14th July 2016

It is legally possible for the EU to split up into its constituent countries, but – as Britain is finding out – the process is laborious and complex, needing several years. More to the point, for almost all EU members there are major economic advantages to staying inside.

These advantages are obvious to all the smaller members, such as Greece, Cyprus, Latvia, Romania and Portugal. They are net winners in the EU’s subsidy games, as is clear in Chart 3 showing countries’ net contributions per capita. They also derive important benefits from free access to the larger and more prosperous economies. The EU offers them free movement of people and capital as well as goods and services. In the case of Greece or Cyprus, exit from the EU and the Euro would have given their governments much more power to solve their recent banking crises, but they chose to stay in, because of the other benefits.

Chart 1.

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The complex relationships around the EU are outlined in Chart 1 above. Each country is represented by a circle, and the size of each circle is proportional to the size of each country’s economy. For the largest economies, 2015 GDP Eurodollar equivalent amounts are shown in each circle. The UK has never been fully integrated with the EU: like Romania, Bulgaria and Croatia, it doesn’t use the Euro and doesn’t allow passport-free travel.

The 19 countries in the Euro area are tightly integrated financially. As the failure of the “Grexit” fantasy demonstrated, it makes sense for a country to leave the Euro only if its new currency is likely to appreciate after exit, i.e. if the country has a strong economy, a balance of payments surplus, and large reserves of foreign exchange. Otherwise the departing country will face massive capital flight, starting with runs on all of its banks. Chart 2 below shows what happens in a countrywide bank run: deposits in the Greek banking system halved between 2009 and 2015. Some of the money went under mattresses, but most of it was moved to bank accounts in other EU countries.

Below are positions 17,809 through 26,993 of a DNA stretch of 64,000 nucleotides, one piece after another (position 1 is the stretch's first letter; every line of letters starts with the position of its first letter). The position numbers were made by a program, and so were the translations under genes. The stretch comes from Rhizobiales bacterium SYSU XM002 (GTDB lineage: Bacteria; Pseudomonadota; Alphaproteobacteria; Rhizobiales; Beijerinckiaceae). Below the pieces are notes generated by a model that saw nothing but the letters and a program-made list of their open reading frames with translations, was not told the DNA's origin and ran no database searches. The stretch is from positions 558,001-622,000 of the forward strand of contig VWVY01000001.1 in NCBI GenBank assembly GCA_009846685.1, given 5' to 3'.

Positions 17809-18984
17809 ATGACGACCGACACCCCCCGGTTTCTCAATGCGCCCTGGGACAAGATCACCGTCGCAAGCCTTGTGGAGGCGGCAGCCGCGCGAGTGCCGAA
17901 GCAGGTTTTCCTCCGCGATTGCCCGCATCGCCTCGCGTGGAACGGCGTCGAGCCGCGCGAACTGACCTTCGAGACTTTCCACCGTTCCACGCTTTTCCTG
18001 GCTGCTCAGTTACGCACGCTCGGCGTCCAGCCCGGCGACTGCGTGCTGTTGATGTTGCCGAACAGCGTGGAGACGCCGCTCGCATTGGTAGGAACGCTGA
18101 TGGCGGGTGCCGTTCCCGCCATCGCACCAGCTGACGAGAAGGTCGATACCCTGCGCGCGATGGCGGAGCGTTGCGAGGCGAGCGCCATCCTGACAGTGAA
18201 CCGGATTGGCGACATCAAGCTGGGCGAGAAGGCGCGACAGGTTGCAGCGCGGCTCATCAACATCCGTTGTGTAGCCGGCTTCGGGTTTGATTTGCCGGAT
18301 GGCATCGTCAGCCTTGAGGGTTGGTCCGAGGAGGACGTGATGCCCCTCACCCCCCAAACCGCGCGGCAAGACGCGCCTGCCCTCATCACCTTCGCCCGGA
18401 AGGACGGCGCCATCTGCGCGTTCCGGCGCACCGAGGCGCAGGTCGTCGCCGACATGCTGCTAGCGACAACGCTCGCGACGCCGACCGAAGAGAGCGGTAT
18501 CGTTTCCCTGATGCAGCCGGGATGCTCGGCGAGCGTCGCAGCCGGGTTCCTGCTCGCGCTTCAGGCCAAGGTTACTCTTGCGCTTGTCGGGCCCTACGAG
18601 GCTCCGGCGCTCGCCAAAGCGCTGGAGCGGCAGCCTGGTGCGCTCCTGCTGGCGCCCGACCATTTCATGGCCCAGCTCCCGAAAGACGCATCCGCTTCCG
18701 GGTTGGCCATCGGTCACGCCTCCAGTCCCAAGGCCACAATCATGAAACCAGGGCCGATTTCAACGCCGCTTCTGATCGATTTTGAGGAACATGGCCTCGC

Chart 2.

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Therefore the only country which could easily leave the Euro at present is Germany. (The other countries with similar economic strength are Norway and Switzerland, neither of which bothered to join the EU.) But the Euro is necessary for Germany’s exports: if it went back to using its own currency, the Deutschmark, the DM would be even more expensive than the Swiss franc, making all German exports unaffordable.

Chart 3.

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It follows that the countries best placed to leave the EU are the nine members which don’t use the Euro. Britain is already going – what about the rest? Bulgaria, Croatia, the Czech Republic, Hungary, Poland and Rumania are all poorer economies which have long land borders with the EU and enjoy real benefits from the unrestricted movement of people and exports. Therefore, they have sound economic reasons to remain, in addition to the fact that they are all net recipients of EU funds, as show in Chart 3. Hungary is holding a referendum in October about refusing to take its share of refugees, and other countries also want to minimize unwelcome immigrants. Is this a serious enough issue to exit the EU, and deprive yourself of the economic benefits of membership?

The two non-Euro countries which could easily leave the EU are Denmark and Sweden.  Their economies are prosperous, their currencies are strong against the Euro, and they are net contributors to the EU budget. But they are both relatively small economies. Sweden’s 2015 GDP was USD$0.6 trillion and Denmark’s was USD$0.3 trillion, compared to Germany’s USD$3.3 trillion and Britain’s USD$2.8 trillion. (Australia’s was USD$1.6 trillion.) Their departure would harm the EU, but not very much. Furthermore, neither country has yet started on the long and tortuous road to exit.

In short, the EU has its problems, but most of these focus on immigrants of various sorts. Most EU members are more integrated with other EU members than the UK ever was, so that exit is hardly an option.



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